Panel (A) shows the incorporation of intracellular radioactivity as a function of time when RAW cells were exposed to Chs-LDL (×); Chs-(Ac-LDL) (□); and Chs-POPC liposomes (○), with similar 3H-Chs levels. After incubation the cells were acid washed and then scraped, and finally the radioactivity and protein were quantified as described under Methods. Panel (B) shows the effect of specifically blocking the scavenger receptors CD36, SRBI and CD204 by first exposing the RAW cells to specific inhibitory antibodies for 15 min on ice followed by raising the temperature to 37°C and exposing the cells to 3H-Chs-LDL, 3H-Chs-(Ac-LDL), both at 300 ug/ml Apo-B, or 3H-Chs-POPC liposomes. The Chs concentration and the 3H radioactivity was similar in all Chs-containing particles. Results are expressed as percentages relatively to the control cells (treated similarly but with non-inhibitory antibodies). After incubation with the Chs-containing particles the cells were processed as described above. Chs uptake results were expressed as percentages relative to the control. The results are the mean ± SD of three independent experiments. **, p<0.01; *, p<0.05. Panel (C-CII) shows that RAW cells pre-incubated with Chs-POPC liposomes during 16 h and subsequently exposed to Nat-LDL accumulate neutral lipids in the lysosomal compartment. RAW cells were incubated with Chs-POPC liposomes during 16 h and then with Nat-LDL (300 µg/ml) for 48 h in absence of liposomes. The cells were then fixed and double labeled with Bodipy (CI) for neutral lipid staining and anti-LAMP-2 antibody (CII). The merged image (C) shows Bodipy staining in green and LAMP-2 staining in red. Arrows point to LAMP-2-positive cytosolic structures that contain neutral lipids. Bar, 10 µm. Panels (D–G) show that the lysosomal accumulation of neutral lipids induced by pre-treatment of RAW cells with Chs-LDL is irreversible. Raw cells were pulsed with 300 µg/ml of Ac-LDL (panel D) or Chs-LDL (panel F) for 48 h and then chased for 96 h. Cells pulsed with Ac-LDL (D) and then chased (E). Cells pulsed with Chs-LDL (F) and then chased (G). Lipid-rich structures visualized by Oil-red staining (red), DAPI staining (blue). All are merged images. Bars, 10 µm. The total volume of lipid structures per cell, quantified after the 96 h chase, is shown in panel (H). The results are the mean ± SD of three independent experiments. In every experiment 20 individual cells were analyzed. ***, p<0.0001; *, p<0.05; ns, not significant.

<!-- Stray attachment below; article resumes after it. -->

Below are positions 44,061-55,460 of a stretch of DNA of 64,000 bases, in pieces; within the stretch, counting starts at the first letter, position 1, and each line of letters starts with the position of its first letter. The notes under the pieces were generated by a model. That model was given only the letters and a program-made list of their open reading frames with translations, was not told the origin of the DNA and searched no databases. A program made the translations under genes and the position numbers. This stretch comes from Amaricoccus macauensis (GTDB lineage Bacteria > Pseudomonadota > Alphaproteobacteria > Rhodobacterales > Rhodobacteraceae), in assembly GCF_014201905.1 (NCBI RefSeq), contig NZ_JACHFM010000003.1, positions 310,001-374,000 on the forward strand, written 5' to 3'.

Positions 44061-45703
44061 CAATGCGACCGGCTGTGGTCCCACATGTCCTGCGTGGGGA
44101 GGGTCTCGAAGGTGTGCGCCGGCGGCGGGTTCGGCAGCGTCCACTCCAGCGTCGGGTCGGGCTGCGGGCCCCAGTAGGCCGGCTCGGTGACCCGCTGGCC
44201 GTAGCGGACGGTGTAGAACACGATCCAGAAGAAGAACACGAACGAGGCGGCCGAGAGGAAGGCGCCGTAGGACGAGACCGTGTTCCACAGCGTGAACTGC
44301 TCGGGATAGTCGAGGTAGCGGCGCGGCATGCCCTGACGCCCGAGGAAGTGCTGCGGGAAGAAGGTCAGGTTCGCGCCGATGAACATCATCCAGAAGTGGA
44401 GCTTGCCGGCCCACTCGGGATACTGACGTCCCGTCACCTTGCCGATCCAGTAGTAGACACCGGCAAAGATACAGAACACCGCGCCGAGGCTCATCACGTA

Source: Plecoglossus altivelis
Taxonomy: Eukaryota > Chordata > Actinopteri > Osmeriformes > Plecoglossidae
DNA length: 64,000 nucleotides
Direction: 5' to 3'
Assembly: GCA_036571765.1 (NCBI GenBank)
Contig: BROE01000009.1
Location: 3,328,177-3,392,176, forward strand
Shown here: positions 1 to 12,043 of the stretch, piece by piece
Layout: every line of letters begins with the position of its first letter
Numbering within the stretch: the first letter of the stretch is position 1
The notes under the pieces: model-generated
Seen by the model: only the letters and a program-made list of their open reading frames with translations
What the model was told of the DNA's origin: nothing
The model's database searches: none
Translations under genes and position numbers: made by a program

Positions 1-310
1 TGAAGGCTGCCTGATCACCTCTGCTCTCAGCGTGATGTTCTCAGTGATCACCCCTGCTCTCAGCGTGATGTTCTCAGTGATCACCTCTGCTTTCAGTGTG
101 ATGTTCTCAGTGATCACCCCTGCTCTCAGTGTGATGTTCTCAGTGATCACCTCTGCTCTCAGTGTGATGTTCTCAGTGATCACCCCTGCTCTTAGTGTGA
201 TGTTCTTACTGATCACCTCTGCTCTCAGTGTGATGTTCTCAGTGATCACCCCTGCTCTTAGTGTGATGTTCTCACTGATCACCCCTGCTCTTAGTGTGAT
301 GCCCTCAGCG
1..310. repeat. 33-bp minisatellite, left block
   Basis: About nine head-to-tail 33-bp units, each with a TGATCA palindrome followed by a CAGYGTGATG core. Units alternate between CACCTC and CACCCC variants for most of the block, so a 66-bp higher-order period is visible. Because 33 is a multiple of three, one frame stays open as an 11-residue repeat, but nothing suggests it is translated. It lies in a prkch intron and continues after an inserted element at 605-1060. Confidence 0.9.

To further clarify this apparent vector-independent Chs uptake, we examined the effect of blocking scavenger receptors in RAW cells that are known to play a role in the uptake of modified LDL, namely, CD36, SRA (CD204) and SR-BI [34]. We compared Chs uptake by RAW cells in the presence and absence of receptor-blocking antibodies as described in [35]. Chs uptake was not affected by any of the scavenger receptor-inhibiting antibodies when macrophages were exposed to Chs-POPC liposomes or to Chs-LDL for 3 h (Figure 7B). However, a 22.4% (p<0.05) and 27.9% (p<0.1) reduction of Chs uptake was observed when macrophages were exposed to Chs-(Ac-LDL) in the presence of anti-CD204 or SR-BI inhibitory antibodies. This result suggests that in addition to passive diffusion, endocytosis of Ac-LDL via CD204 and SR-BI receptors, but not CD36, contributes in a small measure to Chs internalization via the Ac-LDL vehicle [1]. A similar mechanism involving some (as yet) unidentified receptor may also be involved in Chs-LDL treated cells.